The selected check boxes indicate the backup sets to be restored.


The name of the backup set.


The backed-up component: Database, File, or <blank> (for transaction logs).


The type of backup performed: Full, Differential, or Transaction Log.


The name of the Database Engine instance that performed the backup operation.


The name of the database involved in the backup operation.


The position of the backup set in the volume.

First LSN

The log sequence number of the first transaction in the backup set. Blank for file backups.

Last LSN

The log sequence number of the last transaction in the backup set. Blank for file backups.

Checkpoint LSN

The log sequence number (LSN) of the most recent checkpoint at the time the backup was created.

Full LSN

The log sequence number of the most recent full database backup.

Start Date

The date and time when the backup operation began, presented in the regional setting of the client.

Finish Date

The date and time when the backup operation finished, presented in the regional setting of the client.


The size of the backup set in bytes.

User Name

The name of the user who performed the backup operation.


The date and time the backup set expires.

The checkboxes are only enabled when the Manual Selection box is checked. This allows you to select which backup-sets are to be restored.

When the Manual Selection box is checked, the accuracy of the Restore Plan is checked each time it is modified. If the sequence of backups is incorrect, an error message will appear.

Verify Backup Media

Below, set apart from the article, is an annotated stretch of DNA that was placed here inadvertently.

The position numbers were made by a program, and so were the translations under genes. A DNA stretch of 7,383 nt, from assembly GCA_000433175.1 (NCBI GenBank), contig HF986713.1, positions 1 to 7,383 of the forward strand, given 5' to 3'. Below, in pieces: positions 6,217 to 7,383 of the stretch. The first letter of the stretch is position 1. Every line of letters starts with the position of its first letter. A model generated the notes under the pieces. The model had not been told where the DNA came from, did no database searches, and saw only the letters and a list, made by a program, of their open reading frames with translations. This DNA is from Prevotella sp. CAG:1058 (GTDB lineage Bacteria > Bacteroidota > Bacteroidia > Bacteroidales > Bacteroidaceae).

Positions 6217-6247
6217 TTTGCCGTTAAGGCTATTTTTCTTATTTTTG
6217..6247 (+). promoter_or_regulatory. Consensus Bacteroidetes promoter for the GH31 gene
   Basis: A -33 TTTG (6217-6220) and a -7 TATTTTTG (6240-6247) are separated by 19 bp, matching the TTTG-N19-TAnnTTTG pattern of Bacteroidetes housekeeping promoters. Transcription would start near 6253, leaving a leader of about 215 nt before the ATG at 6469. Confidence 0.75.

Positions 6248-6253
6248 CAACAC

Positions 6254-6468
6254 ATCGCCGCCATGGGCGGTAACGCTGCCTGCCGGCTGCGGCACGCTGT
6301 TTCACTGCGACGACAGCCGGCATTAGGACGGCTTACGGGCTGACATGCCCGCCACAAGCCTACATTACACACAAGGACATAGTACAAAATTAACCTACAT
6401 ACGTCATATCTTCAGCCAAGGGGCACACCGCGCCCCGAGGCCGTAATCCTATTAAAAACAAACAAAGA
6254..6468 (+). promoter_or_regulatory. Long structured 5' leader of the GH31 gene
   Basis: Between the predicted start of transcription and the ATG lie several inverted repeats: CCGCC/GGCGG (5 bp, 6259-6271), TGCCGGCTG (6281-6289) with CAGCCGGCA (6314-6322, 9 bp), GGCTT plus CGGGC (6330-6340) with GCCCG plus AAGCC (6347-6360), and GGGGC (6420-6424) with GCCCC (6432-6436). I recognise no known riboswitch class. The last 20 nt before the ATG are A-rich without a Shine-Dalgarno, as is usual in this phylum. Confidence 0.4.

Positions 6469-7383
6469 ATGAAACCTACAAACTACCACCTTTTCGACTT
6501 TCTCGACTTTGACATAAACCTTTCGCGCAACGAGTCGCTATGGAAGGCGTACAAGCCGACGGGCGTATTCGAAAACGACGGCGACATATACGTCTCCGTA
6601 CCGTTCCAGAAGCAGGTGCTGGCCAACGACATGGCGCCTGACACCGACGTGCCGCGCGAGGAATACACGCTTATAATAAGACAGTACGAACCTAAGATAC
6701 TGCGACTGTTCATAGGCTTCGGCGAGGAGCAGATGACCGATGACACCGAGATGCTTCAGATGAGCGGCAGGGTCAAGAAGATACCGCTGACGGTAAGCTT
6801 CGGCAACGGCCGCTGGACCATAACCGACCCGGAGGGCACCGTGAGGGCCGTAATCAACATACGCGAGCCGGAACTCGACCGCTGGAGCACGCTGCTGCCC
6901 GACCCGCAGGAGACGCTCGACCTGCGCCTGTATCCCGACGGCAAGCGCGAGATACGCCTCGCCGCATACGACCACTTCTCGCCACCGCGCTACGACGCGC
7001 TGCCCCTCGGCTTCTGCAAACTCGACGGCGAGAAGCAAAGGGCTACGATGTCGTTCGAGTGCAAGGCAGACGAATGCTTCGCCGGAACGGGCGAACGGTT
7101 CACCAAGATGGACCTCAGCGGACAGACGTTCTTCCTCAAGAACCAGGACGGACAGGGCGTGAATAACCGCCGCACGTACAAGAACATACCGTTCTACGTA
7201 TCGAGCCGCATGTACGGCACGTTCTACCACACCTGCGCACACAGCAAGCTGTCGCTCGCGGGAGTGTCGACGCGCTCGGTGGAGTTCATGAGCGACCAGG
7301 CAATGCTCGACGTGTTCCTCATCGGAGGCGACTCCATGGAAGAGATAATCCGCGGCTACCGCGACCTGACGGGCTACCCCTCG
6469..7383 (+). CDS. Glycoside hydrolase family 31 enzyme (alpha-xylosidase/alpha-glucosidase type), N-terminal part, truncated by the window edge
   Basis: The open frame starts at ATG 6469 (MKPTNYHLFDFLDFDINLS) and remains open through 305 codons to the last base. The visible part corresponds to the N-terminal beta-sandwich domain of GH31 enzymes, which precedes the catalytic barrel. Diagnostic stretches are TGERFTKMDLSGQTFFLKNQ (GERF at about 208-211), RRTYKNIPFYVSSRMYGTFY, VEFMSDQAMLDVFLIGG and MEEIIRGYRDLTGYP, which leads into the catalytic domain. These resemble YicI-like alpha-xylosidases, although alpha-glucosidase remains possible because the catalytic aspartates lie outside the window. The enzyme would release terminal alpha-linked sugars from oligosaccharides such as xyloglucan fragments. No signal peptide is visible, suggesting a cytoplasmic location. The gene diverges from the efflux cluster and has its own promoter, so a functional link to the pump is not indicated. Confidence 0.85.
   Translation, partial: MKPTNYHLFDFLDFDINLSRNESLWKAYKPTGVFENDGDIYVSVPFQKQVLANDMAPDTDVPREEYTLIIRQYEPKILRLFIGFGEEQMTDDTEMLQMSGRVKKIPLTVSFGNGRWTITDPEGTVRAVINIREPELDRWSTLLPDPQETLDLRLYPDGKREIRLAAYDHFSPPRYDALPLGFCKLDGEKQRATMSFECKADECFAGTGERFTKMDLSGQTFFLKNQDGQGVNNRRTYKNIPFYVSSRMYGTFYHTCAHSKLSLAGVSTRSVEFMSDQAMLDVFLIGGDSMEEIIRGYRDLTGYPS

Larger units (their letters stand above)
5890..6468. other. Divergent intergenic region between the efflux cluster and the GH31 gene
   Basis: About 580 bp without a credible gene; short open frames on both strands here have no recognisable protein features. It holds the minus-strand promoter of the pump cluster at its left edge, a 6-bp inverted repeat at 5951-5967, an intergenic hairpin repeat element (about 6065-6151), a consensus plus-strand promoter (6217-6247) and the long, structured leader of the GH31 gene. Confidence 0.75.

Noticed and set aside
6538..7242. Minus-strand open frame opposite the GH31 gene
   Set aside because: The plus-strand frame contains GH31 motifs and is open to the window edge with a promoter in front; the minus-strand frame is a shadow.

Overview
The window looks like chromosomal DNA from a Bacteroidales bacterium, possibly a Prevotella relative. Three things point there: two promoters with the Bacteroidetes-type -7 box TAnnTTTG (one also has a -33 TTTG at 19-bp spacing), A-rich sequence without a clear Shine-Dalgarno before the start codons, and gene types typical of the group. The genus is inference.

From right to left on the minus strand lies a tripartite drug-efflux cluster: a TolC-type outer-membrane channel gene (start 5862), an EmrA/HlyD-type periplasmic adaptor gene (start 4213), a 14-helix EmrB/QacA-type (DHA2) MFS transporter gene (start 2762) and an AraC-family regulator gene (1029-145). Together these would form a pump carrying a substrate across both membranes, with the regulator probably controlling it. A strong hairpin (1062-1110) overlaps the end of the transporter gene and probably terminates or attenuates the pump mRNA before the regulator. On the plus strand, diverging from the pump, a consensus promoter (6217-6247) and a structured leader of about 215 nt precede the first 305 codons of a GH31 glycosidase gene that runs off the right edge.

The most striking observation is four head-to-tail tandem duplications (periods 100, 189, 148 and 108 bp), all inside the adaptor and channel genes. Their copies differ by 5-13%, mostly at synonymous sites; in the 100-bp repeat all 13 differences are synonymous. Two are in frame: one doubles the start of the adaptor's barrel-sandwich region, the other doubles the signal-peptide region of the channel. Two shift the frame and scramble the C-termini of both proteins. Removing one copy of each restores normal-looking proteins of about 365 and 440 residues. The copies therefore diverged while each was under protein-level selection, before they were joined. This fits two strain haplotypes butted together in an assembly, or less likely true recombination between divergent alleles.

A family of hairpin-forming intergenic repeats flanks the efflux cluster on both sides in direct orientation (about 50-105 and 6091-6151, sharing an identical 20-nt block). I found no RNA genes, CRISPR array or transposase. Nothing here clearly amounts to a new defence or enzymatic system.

Calls a RESTORE VERIFY_ONLY statement on the selected backup-sets.


This is a long-running operation, and its progress can be tracked and cancelled by using the Progress Monitor on the Dialog Framework.

This button allows you to check the integrity of the selected backup files prior to restoring them.

When checking the integrity of backup sets, the progress status at the bottom left of the dialog box will read "Verifying" rather than "Executing."

Compatibility Support

In SQL Server 2012, you can restore a user database from a database backup that was created by using SQL Server 2005 or a later version. However, backups of master, model and msdb that were created by using SQL Server 2005 or SQL Server 2008 cannot be restored by SQL Server 2012. Also, backups created in SQL Server 2012 cannot be restored by any earlier version of SQL Server.


No SQL Server backup be restored to an earlier version of SQL Server than the version on which the backup was created.

SQL Server 2012 uses a different default path than earlier versions. Therefore, to restore a database that was created in the default location for SQL Server 2005 or SQL Server 2008 backups, you must use the MOVE option.

After you restore a SQL Server 2005 or SQL Server 2008 database to SQL Server 2012, the database is automatically upgraded. Typically, the database becomes available immediately. However, if a SQL Server 2005 database has full-text indexes, the upgrade process either imports, resets, or rebuilds them, depending on the setting of the Full-Text Upgrade Option server property. If the upgrade option is set to Import or Rebuild, the full-text indexes will be unavailable during the upgrade. Depending upon the amount of data being indexed, importing can take several hours, and rebuilding can take up to ten times longer. Note also that when the upgrade option is set to Import, if a full-text catalog is not available, the associated full-text indexes are rebuilt.

See Also


Restore a Database to a Marked Transaction (SQL Server Management Studio)


RESTORE Arguments (Transact-SQL)


Backup Devices (SQL Server)

Restore a Backup from a Device (SQL Server)

Restore a Transaction Log Backup (SQL Server)

View the Contents of a Backup Tape or File (SQL Server)

View the Properties and Contents of a Logical Backup Device (SQL Server)

Media Sets, Media Families, and Backup Sets (SQL Server)

Apply Transaction Log Backups (SQL Server)